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Lung cancer

Definition

Lung cancer is cancer that starts in the lungs.

The lungs are located in the chest. When you breathe, air goes through your nose, down your windpipe (trachea), and into the lungs, where it spreads through tubes called bronchi. Most lung cancer begins in the cells that line these tubes.

There are two main types of lung cancer:

If the lung cancer is made up of both types, it is called mixed small cell/large cell cancer.

If the cancer started somewhere else in the body and spread to the lungs, it is called metastatic cancer to the lung.

Alternative Names

Cancer - lung

Causes, incidence, and risk factors

Lung cancer is the deadliest type of cancer for both men and women. Each year, more people die of lung cancer than of breast, colon, and prostate cancers combined.

Lung cancer is more common in older adults. It is rare in people under age 45.

Cigarette smoking is the leading cause of lung cancer.

The more cigarettes you smoke per day and the earlier you started smoking, the greater your risk for lung cancer. There is no evidence that smoking low-tar cigarettes lowers the risk.

However, lung cancer has occurred in people who have never smoked.

Secondhand smoke (breathing the smoke of others) increases your risk for lung cancer. According to the American Cancer Society, an estimated 3,000 nonsmoking adults will die each year from lung cancer related to breathing secondhand smoke.

The following may also increase your risk for lung cancer:

  • Asbestos
  • Exposure to cancer-causing chemicals such as uranium, beryllium, vinyl chloride, nickel chromates, coal products, mustard gas, chloromethyl ethers, gasoline, and diesel exhaust
  • Family history of lung cancer
  • High levels of air pollution
  • High levels of arsenic in drinking water
  • Radiation therapy to the lungs
  • Radon gas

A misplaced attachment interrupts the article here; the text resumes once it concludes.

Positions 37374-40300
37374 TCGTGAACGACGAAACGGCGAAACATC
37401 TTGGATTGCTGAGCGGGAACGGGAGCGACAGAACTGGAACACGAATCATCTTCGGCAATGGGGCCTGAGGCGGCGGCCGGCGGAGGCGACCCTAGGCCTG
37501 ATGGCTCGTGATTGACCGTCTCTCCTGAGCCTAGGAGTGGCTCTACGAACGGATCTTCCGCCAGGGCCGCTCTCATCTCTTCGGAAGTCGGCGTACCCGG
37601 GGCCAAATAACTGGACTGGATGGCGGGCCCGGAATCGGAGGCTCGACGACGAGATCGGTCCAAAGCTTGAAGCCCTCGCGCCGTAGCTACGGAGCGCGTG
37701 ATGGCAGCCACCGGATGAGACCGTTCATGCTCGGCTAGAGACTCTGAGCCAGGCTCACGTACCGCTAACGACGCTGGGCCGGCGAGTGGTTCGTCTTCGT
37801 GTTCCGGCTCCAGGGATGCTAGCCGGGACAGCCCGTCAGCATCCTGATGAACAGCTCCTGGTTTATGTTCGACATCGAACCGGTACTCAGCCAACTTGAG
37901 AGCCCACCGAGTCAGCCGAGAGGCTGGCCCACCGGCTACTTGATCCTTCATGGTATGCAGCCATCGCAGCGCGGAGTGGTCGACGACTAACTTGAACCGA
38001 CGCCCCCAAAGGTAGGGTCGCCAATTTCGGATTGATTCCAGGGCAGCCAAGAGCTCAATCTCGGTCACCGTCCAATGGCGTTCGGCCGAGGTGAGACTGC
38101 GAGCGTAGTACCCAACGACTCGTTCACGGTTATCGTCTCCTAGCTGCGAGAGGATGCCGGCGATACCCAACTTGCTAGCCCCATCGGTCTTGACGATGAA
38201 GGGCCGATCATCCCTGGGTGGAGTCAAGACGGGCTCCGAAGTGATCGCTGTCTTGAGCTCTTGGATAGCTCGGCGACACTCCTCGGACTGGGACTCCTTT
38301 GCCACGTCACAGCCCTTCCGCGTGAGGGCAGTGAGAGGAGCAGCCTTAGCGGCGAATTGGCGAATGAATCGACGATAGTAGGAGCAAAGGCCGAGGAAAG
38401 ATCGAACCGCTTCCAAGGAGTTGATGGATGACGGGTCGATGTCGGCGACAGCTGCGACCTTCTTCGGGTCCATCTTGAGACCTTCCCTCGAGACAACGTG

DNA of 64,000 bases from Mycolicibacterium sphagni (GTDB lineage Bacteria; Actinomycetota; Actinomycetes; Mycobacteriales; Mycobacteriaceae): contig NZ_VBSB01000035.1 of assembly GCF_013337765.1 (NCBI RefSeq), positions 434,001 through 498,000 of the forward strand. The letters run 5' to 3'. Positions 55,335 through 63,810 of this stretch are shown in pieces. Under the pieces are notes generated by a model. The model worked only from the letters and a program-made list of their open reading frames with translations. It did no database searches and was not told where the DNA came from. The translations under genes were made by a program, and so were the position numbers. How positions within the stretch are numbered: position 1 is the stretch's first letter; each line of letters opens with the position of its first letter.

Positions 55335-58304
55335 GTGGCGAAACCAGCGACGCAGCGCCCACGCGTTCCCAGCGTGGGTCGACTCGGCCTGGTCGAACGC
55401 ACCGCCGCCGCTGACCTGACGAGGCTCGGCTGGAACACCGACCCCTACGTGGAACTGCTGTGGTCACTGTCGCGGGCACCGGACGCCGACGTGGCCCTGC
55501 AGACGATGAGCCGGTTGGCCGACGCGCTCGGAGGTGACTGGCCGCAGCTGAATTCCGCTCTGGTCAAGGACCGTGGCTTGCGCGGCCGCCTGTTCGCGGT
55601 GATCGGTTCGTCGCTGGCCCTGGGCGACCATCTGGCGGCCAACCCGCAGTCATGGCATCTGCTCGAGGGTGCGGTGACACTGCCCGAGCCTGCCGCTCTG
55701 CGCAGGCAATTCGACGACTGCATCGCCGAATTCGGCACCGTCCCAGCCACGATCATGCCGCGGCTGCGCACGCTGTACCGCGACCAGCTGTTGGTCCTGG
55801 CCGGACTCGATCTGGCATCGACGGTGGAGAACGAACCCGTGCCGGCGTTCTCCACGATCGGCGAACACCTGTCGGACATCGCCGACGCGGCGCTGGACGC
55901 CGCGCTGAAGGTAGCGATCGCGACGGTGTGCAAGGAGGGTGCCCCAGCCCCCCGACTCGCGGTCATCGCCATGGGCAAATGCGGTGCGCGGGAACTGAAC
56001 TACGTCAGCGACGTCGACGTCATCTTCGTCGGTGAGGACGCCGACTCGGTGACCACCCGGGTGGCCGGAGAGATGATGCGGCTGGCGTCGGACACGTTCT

Symptoms

Early lung cancer may not cause any symptoms.

Symptoms depend on the type of cancer you have, but may include:

Other symptoms that may also occur with lung cancer, often in the late stages:

These symptoms can also be due to other, less serious conditions, so it is important to talk to your health care provider.

For more information, see:

Signs and tests

Many times, lung cancer is found when an x-ray or CT scan is done for another reason.

For more information about the diagnosis of lung cancer, see:

Treatment

For more information about the treatment of lung cancer, see:

References

Alberg AJ, Ford JG, Samet JM; American College of Chest Physicians. Epidemiology of lung cancer: ACCP evidence-based clinical practice guidelines (2nd edition). Chest. 2007;132:29S-55S.

Johnson DH, Blot WJ, Carbone DP, et al. Cancer of the lung: non-small cell lung cancer and small cell lung cancer. In: Abeloff MD, Armitage JO, Niederhuber JE, Kastan MB, McKena WG. Clinical Oncology. 4th ed. Philadelphia, Pa: Churchill Livingstone Elsevier; 2008:chap 76.


Review Date: 8/24/2011
Reviewed By: Yi-Bin Chen, MD, Leukemia/Bone Marrow Transplant Program, Massachusetts General Hospital. Also reviewed by David Zieve, MD, MHA, Medical Director, A.D.A.M., Inc.
The information provided herein should not be used during any medical emergency or for the diagnosis or treatment of any medical condition. A licensed medical professional should be consulted for diagnosis and treatment of any and all medical conditions. Call 911 for all medical emergencies. Links to other sites are provided for information only -- they do not constitute endorsements of those other sites. © 1997- A.D.A.M., Inc. Any duplication or distribution of the information contained herein is strictly prohibited.
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